In silico prediction of ARB resistance: A first step in creating personalized ARB therapy

by Shane D. Anderson, Asna Tabassum, Jae Kyung Yeon, Garima Sharma, Priscilla Santos, Tik Hang Soong, Yin Win Thu, Isaac Nies, Tomomi Kurita, Andrew Chandler, Abdelaziz Alsamarah, Rhye-Samuel Kanassatega, Yun L. Luo, Wesley M. Botello-Smith, Bradley T. Andresen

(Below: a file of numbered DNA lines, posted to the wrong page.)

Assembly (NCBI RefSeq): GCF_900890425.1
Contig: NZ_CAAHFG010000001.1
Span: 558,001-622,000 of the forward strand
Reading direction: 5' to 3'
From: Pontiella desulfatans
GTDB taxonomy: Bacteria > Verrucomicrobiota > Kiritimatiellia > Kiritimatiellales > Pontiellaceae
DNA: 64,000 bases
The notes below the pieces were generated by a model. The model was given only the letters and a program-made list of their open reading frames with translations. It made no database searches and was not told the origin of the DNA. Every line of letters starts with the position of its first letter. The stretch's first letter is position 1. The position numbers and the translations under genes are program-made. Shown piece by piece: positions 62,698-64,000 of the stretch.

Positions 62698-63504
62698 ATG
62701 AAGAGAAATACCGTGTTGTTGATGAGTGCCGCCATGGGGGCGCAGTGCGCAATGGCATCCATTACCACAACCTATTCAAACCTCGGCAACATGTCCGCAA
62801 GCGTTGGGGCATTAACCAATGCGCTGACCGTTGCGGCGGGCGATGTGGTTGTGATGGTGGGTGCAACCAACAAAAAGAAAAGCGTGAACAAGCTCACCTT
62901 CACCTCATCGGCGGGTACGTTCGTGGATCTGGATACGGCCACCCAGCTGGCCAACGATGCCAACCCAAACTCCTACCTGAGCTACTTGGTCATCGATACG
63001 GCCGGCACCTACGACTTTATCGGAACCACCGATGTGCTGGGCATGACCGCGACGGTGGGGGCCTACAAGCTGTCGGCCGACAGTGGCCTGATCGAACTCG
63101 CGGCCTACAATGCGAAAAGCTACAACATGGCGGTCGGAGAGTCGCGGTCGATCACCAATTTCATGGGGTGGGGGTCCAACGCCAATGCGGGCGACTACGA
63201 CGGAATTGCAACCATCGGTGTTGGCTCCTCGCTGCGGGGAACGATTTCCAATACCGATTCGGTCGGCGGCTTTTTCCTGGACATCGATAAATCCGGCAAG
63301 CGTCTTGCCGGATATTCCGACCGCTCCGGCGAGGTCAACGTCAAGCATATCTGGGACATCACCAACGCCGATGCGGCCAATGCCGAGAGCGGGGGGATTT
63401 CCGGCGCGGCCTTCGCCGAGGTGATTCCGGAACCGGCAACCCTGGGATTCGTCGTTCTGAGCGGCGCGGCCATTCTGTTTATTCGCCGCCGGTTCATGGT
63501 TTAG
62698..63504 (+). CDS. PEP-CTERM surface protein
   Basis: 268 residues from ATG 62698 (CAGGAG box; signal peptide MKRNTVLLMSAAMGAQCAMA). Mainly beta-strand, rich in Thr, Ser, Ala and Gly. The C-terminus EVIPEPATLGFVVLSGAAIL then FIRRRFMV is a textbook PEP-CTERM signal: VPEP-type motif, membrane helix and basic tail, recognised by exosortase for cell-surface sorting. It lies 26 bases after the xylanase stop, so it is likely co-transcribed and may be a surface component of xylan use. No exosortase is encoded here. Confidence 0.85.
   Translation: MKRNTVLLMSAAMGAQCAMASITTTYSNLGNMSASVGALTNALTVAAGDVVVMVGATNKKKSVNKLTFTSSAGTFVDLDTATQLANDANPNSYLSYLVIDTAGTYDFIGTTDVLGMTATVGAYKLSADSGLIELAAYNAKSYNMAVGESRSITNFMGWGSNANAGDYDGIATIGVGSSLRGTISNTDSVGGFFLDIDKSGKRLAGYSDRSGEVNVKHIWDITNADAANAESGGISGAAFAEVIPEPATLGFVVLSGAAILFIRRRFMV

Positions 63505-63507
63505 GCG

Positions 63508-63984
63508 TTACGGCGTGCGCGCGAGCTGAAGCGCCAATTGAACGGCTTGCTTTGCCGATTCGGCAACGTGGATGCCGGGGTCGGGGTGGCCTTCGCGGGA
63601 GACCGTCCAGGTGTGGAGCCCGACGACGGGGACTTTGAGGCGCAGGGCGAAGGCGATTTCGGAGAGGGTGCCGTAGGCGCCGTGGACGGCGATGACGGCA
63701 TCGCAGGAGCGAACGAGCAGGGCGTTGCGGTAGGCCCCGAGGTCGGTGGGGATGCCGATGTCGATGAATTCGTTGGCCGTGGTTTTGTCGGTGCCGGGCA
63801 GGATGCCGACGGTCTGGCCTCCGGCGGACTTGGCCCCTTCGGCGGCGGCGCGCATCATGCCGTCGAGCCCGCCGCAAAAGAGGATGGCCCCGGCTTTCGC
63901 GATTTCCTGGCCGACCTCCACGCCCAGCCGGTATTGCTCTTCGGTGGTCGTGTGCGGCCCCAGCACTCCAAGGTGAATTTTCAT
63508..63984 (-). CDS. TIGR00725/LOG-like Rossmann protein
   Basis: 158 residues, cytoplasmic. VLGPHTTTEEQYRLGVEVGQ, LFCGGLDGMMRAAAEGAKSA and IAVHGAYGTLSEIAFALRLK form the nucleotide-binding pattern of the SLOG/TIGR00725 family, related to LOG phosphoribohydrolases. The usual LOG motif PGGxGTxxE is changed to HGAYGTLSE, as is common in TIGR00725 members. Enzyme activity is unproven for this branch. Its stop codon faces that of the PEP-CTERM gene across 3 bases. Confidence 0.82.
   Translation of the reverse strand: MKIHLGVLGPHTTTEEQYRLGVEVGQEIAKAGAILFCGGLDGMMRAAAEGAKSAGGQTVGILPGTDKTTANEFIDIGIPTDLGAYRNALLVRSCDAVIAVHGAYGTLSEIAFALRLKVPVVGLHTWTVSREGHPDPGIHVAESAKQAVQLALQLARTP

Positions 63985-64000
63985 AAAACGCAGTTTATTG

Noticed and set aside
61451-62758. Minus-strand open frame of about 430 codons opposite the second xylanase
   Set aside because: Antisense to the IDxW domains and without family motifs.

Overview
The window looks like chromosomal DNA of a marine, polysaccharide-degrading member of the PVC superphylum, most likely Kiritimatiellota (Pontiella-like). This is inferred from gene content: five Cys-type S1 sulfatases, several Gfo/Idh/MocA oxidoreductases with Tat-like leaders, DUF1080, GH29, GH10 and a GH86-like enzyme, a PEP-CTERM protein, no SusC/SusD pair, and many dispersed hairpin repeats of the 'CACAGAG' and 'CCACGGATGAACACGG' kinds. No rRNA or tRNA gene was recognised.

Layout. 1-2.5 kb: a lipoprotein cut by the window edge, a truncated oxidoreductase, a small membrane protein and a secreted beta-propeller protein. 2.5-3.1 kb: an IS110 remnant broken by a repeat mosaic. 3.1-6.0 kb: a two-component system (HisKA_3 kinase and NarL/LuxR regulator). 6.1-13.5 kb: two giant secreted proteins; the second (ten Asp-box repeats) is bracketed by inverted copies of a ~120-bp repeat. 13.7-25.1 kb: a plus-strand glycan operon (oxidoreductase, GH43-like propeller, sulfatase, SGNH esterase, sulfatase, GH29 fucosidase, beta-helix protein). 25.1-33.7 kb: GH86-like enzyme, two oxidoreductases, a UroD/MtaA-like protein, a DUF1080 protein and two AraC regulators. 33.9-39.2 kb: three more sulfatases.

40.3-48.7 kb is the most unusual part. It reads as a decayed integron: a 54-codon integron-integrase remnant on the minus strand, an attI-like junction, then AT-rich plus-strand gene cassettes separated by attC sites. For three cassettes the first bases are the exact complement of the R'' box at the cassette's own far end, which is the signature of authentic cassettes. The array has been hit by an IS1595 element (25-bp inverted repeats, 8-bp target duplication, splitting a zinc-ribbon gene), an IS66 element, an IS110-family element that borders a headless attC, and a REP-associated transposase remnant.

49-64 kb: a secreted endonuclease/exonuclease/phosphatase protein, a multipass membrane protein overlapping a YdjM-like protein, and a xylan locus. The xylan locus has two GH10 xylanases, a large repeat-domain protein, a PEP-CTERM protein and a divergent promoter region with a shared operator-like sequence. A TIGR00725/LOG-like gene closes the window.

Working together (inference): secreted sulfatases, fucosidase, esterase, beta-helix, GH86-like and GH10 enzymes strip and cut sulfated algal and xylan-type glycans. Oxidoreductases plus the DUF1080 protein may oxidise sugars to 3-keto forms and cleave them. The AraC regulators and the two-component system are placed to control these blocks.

Angiotensin II type 1 receptor (AT1R) blockers (ARBs) are among the most prescribed drugs. However, ARB effectiveness varies widely, which may be due to non-synonymous single nucleotide polymorphisms (nsSNPs) within the AT1R gene. The AT1R coding sequence contains over 100 nsSNPs; therefore, this study embarked on determining which nsSNPs may abrogate the binding of selective ARBs. The crystal structure of olmesartan-bound human AT1R (PDB:4ZUD) served as a template to create an inactive apo-AT1R via molecular dynamics simulation (n = 3). All simulations resulted in a water accessible ligand-binding pocket that lacked sodium ions. The model remained inactive displaying little movement in the receptor core; however, helix 8 showed considerable flexibility. A single frame representing the average stable AT1R was used as a template to dock Olmesartan via AutoDock 4.2, MOE, and AutoDock Vina to obtain predicted binding poses and mean Boltzmann weighted average affinity. The docking results did not match the known pose and affinity of Olmesartan. Thus, an optimization protocol was initiated using AutoDock 4.2 that provided more accurate poses and affinity for Olmesartan (n = 6). Atomic models of 103 of the known human AT1R polymorphisms were constructed using the molecular dynamics equilibrated apo-AT1R. Each of the eight ARBs was then docked, using ARB-optimized parameters, to each polymorphic AT1R (n = 6). Although each nsSNP has a negligible effect on the global AT1R structure, most nsSNPs drastically alter a sub-set of ARBs affinity to the AT1R. Alterations within N298 –L314 strongly effected predicted ARB affinity, which aligns with early mutagenesis studies. The current study demonstrates the potential of utilizing in silico approaches towards personalized ARB therapy. The results presented here will guide further biochemical studies and refinement of the model to increase the accuracy of the prediction of ARB resistance in order to increase overall ARB effectiveness.

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